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Oxygen: bacteria killer

Written by Abigail Sawyer (Senior Editor)

A new technique to kill bacteria utilizing oxygen is on the horizon.


A team of researchers has reported its latest developments in the fight to kill methicillin-resistant Staphylococcus aureus (MRSA) at the 256th National Meeting & Exposition of the American Chemical Society (19-23 Aug, MA, USA). The technique utilizes light to activate oxygen, which can kill antibiotic-resistant bacteria. It is hoped that this method could even be used to treat cancer.

“Instead of resorting to antibiotics, which no longer work against some bacteria like MRSA, we use photosensitizers, mostly dye molecules, that become excited when illuminated with light,” explains Peng Zhang, associate professor at the University of Cincinnati (OH, USA) and co-author of the study. “Then, the photosensitizers convert oxygen into reactive oxygen species that attack the bacteria.”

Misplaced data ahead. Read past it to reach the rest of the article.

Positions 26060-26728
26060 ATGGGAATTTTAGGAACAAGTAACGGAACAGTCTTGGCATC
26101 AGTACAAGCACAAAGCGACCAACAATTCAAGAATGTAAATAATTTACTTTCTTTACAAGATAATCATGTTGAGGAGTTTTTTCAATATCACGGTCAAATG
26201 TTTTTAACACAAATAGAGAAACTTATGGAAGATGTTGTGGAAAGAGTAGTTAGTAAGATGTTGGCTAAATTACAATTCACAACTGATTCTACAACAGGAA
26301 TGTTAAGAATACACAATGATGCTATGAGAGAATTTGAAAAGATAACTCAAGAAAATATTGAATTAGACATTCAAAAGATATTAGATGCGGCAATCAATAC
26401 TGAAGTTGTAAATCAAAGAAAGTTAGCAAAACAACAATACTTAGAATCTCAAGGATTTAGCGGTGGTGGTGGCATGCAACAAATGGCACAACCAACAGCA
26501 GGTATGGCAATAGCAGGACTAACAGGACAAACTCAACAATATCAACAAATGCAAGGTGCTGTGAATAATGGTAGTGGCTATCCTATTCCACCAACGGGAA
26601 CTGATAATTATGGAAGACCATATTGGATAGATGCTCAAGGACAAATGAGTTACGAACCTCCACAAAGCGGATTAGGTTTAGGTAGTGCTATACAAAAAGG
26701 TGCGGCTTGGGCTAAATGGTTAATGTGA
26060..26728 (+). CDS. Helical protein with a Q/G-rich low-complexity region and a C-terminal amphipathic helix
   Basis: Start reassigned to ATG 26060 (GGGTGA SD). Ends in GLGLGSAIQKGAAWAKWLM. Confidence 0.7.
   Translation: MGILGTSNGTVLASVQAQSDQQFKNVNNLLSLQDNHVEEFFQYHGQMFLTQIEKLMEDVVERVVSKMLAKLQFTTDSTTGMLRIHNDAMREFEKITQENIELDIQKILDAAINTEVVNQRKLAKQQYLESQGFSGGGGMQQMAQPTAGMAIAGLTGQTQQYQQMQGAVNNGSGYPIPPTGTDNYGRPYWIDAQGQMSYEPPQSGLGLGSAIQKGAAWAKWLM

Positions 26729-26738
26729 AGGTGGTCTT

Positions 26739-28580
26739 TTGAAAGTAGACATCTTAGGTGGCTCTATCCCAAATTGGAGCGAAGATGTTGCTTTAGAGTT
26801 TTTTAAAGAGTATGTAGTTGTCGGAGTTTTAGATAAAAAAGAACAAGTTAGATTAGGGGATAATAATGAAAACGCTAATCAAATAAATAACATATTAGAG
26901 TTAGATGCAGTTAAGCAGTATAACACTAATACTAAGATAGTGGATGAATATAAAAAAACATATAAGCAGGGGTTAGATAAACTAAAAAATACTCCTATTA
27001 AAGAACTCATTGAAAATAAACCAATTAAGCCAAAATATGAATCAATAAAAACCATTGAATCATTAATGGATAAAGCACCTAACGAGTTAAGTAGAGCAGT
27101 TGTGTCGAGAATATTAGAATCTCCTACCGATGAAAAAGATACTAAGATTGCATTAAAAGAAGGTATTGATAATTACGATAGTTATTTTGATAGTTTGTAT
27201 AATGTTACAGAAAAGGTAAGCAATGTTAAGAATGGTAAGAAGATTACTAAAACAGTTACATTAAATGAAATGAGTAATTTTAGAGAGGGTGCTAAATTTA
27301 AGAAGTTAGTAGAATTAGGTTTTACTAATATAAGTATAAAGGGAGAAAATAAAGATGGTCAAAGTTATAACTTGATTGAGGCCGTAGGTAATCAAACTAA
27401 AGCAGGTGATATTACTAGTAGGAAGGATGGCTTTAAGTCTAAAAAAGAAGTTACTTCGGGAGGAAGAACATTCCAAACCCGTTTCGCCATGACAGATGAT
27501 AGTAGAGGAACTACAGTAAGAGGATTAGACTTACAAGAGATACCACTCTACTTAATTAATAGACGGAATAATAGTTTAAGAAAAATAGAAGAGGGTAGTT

This same technique has been previously attempted by other teams of scientists; however, not enough of the bacteria were killed to tackle the infection. Photosensitizers also tend to be hydrophobic, which makes it difficult to implement them in the aqueous solutions bacteria often exist in.

In order to overcome these issues, Zhang’s team collaborated with Neil Ayres – an associate professor at the University of Cincinnati – and his group. They worked to include metal nanoparticles, which not only promote the generation of more reactive oxygen species but are also covered with amphiphilic polymers to group together the molecular photosensitizers and deliver a more localized hit to the bacterial cells.

“If you want to attack a castle, and you just let all these people attack individually, it is not very effective. Instead, if you have the same number of people grouped together attacking the castle at one point, it is possible to cause more damage,” commented Zhang.

The bacteria were killed much more effectively than previously developed photosensitizers without metal nanoparticles. The technology can be utilized in either spray or gel form in order to effectively kill MRSA on different surfaces.

The nanoparticles have also been shown to perform effectively with red light, which has a wavelength long enough to penetrate deep below the skin. This technique also has the potential to be developed into a future treatment for skin cancer.